Indiana ranks 11th among the states in uncollected fines, with $732,852.
Of Kentucky’s $29 million in delinquent penalties, about $9.8 million is owed by active mines or intermittently operating mines; $6.3 million is owed by non-producing active mines; and $3.6 million is owed by mines listed by MSHA as temporarily idle, the data shows.
An additional $9.5 million is owed to MSHA by mines that have been abandoned.
Nationwide, MSHA calculates that about half of the unpaid fines became delinquent in the past 2½ years, while it generally can take three to four years to finally collect the money.
The Courier-Journal reported last month that nearly six years after an explosion killed five miners at Kentucky Darby Mine No. 1 in Harlan County, the operators have not paid nearly $700,000 in civil fines and interest fees for safety violations connected to the accident.
Kentucky Darby is closed and the company is not in business, although its operators are mining under the names of other companies, The Courier-Journal reported.
That case is hardly isolated, federal data reveals.
A Kentucky company called D & C Mining Corp., which operates an active underground mine in Harlan County, owes the government more than $2.1 million, the largest sum of any overdue penalties in the state, according to MSHA’s data.
A miner, Wilson “Rome” Meade, was crushed to death at the D & C mine in June 2009.
MSHA filed a civil suit against D & C in March in the U.S. District Court for the Eastern District of Kentucky, seeking $1.6 million of the penalties the company owes.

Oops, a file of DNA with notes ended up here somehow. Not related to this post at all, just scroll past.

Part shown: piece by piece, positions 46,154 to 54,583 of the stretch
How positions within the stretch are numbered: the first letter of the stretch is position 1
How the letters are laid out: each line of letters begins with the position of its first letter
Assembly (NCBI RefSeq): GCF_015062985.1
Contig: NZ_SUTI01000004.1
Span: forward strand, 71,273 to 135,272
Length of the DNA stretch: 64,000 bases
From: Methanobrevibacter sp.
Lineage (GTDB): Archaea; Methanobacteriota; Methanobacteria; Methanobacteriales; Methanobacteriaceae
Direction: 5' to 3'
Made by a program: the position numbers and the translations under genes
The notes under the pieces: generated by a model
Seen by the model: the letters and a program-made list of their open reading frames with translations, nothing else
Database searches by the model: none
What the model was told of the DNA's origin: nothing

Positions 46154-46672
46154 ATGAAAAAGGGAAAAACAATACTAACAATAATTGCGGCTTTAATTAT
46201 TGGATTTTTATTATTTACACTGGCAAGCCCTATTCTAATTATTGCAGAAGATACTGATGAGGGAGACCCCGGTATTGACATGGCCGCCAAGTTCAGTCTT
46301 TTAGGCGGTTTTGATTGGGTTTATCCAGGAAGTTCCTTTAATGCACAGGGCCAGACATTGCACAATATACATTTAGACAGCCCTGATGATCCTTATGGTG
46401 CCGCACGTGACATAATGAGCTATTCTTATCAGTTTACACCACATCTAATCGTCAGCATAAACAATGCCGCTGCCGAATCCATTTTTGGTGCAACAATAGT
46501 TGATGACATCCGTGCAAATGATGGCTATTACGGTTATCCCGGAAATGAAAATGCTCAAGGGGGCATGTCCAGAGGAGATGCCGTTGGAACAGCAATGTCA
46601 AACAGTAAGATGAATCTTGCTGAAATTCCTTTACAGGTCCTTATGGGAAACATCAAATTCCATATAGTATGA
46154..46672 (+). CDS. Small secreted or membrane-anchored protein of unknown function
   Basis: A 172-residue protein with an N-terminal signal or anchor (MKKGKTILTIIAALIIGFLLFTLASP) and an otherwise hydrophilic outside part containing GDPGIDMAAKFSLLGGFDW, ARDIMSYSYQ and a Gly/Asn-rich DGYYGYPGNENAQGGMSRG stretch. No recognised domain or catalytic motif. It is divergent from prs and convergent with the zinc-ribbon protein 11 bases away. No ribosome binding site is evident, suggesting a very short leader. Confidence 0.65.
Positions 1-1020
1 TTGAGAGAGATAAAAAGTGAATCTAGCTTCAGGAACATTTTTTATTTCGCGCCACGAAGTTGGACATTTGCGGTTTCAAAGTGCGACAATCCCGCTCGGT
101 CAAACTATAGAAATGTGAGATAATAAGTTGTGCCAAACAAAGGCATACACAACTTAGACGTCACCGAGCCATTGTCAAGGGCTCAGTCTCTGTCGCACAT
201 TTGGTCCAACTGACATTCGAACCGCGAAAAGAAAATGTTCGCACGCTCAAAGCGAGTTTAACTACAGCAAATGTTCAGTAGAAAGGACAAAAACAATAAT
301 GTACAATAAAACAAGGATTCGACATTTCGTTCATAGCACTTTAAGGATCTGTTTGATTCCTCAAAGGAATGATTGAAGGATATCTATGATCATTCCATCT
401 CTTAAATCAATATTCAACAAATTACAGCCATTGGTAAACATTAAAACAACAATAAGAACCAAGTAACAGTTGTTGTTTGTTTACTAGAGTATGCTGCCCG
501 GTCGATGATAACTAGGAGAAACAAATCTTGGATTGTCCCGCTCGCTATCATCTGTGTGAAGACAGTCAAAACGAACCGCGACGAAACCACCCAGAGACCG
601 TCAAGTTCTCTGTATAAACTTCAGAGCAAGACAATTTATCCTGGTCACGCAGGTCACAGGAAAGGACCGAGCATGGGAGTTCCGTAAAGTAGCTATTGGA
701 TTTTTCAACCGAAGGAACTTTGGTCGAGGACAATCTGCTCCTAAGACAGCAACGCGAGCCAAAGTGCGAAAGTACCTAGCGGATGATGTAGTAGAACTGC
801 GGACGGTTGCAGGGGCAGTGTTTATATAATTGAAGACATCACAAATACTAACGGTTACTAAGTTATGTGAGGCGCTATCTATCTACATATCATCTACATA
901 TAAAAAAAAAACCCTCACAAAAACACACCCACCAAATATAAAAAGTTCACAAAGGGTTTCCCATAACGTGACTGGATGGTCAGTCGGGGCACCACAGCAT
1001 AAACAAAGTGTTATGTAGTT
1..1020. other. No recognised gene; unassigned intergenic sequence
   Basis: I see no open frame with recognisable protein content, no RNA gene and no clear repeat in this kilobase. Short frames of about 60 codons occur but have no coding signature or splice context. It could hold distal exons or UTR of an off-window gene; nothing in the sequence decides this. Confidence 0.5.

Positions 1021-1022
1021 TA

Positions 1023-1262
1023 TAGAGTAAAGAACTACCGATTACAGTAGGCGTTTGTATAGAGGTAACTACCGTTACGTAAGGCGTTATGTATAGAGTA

Under federal law, the agency has six months to serve D & C a summons for the case, MSHA spokeswoman Amy Louviere said. “Thus far, our attempts at service by mail have been unsuccessful. Our next step is to personally serve the summons on the operator,” she said.
The phone number listed for D & C has been disconnected.
Murriel-Don Coal Co., which operated three mines in Knott and Floyd counties, owes MSHA nearly $1 million. The mines are now listed by MSHA as abandoned, and the company could not be reached.
‘You are devaluing miners’ lives’
After MSHA imposes penalties, companies may appeal. Once final judgments are rendered, the clock starts ticking. After 180 days without payment in a final fine, MSHA refers that delinquent debt to the Department of the Treasury for collection. In some cases, Treasury may refer uncollected debt to the Department of Justice.
MSHA is processing about $8 million in penalties at any given time, spokeswoman Amy Louviere said, and some of that could include delinquencies.
According to agency figures, $26.3 million of the $73.6 million in delinquencies are penalties levied against mines that have been abandoned, while an additional $15.2 million are fines incurred by operators who no longer run the mines where the violations were found.
However, operators frequently close mines and open new ones and change company names without ever leaving coal mining.
Tony Oppegard, a former state and federal mine safety official who is an attorney in Lexington, Ky., said federal law needs to be changed to give MSHA more regulatory power.
“Presumably unsafe conditions still are being abated (when MSHA safety citations are issued), but it does make a mockery of the inspection process to a certain extent” when companies don’t pay fines, Oppegard said.
“If you can continue mining and making money, you are devaluing miners’ lives,” he said.
Bill Bissett, president of the Kentucky Coal Association, said the coal industry has a constitutional right to challenge government fines through appeals.
But, he added, “if a final order has been rendered, and at that point you’ve exhausted any kind of legal recourse, payment should be made.”